Thus, peripheral vascular resistance and blood pressure are affected by vasoconstriction and vasodilation, Fassler, (1991). Cardiac Innervation Innervation of the heart involves the autonomic nervous system and the baroreceptor and Bainbridge reflexes. Autonomic Nervous System The autonomic nervous system influences cardiac activity through sympathetic and parasympathetic verve fibers. Sympathetic fibers are found in the atrial and ventricular walls, the SA and AV nodes. The sympathetic effect on the heart is mediated through beta receptor sites and release of norepinephrine. Stimulation of beta receptors increase heart rate, conduction velocity, and contractility. The major effects are usually on the SA node, increasing heart rate, and the myocardial muscle.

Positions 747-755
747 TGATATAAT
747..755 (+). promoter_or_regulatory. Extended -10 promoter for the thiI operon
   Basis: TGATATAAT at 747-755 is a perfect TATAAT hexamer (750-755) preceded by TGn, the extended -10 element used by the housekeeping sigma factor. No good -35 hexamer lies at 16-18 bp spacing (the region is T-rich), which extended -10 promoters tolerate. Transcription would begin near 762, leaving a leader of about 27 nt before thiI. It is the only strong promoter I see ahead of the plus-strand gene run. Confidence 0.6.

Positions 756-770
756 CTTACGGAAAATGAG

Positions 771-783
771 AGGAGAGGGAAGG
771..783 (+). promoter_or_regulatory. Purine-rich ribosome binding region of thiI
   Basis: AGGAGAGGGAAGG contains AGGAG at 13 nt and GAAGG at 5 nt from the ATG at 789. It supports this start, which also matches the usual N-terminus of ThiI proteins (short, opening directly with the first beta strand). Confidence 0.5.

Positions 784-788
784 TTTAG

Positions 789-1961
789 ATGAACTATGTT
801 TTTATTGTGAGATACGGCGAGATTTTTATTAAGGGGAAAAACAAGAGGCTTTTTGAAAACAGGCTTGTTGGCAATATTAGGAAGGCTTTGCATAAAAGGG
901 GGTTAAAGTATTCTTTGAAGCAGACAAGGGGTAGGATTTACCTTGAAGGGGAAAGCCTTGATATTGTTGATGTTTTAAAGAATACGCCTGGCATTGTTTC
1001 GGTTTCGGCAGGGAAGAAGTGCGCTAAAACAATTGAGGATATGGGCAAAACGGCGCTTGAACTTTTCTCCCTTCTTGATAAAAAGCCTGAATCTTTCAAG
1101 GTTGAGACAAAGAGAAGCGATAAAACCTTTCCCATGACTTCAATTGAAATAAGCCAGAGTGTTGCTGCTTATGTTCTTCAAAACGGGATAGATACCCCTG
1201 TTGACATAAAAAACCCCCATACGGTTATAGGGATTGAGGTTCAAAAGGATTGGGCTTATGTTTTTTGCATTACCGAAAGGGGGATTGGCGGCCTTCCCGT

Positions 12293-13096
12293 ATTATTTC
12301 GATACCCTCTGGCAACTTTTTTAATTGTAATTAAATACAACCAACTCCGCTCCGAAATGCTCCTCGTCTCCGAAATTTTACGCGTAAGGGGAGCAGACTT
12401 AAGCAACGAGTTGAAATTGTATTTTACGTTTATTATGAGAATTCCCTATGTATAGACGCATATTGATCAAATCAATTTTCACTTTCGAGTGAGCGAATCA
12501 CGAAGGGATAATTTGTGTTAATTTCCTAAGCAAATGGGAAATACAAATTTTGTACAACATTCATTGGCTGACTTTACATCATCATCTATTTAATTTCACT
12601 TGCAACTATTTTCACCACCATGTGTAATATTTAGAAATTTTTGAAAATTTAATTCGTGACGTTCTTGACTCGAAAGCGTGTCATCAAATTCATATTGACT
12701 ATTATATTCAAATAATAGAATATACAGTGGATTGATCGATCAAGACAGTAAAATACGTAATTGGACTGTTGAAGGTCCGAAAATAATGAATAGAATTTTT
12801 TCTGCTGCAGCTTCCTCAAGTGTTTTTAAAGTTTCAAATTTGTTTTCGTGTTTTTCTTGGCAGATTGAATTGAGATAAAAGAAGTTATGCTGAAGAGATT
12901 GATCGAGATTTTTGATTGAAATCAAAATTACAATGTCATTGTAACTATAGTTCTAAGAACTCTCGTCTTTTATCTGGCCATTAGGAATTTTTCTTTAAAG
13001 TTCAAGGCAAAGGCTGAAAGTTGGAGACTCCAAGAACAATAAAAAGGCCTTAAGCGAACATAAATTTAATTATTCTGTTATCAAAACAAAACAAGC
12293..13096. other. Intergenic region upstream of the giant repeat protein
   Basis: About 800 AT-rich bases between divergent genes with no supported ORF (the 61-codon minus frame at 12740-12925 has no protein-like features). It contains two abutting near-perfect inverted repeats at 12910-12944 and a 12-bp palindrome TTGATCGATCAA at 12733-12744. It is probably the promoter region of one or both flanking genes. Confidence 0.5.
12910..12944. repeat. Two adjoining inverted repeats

The sympathetic nervous system also has receptor, sites, primarily alpha and beta receptors in peripheral blood vessels. When the sympathetic nervous system is stimulated, the alpha effects predominate in the blood vessels and cause vasoconstriction. The parasympathetic effects on the heart are mediated through release of acetylcholine at nerve endings in the SA node, atrial muscle, and AV node. Parasympathetic or vagal stimulation decrease heart rate and conduction velocity, Fassler, (1991). Baroreceptor and Bainbridge Reflexes The baroreceptor reflex mediates heart rate as well as peripheral vascular resistance.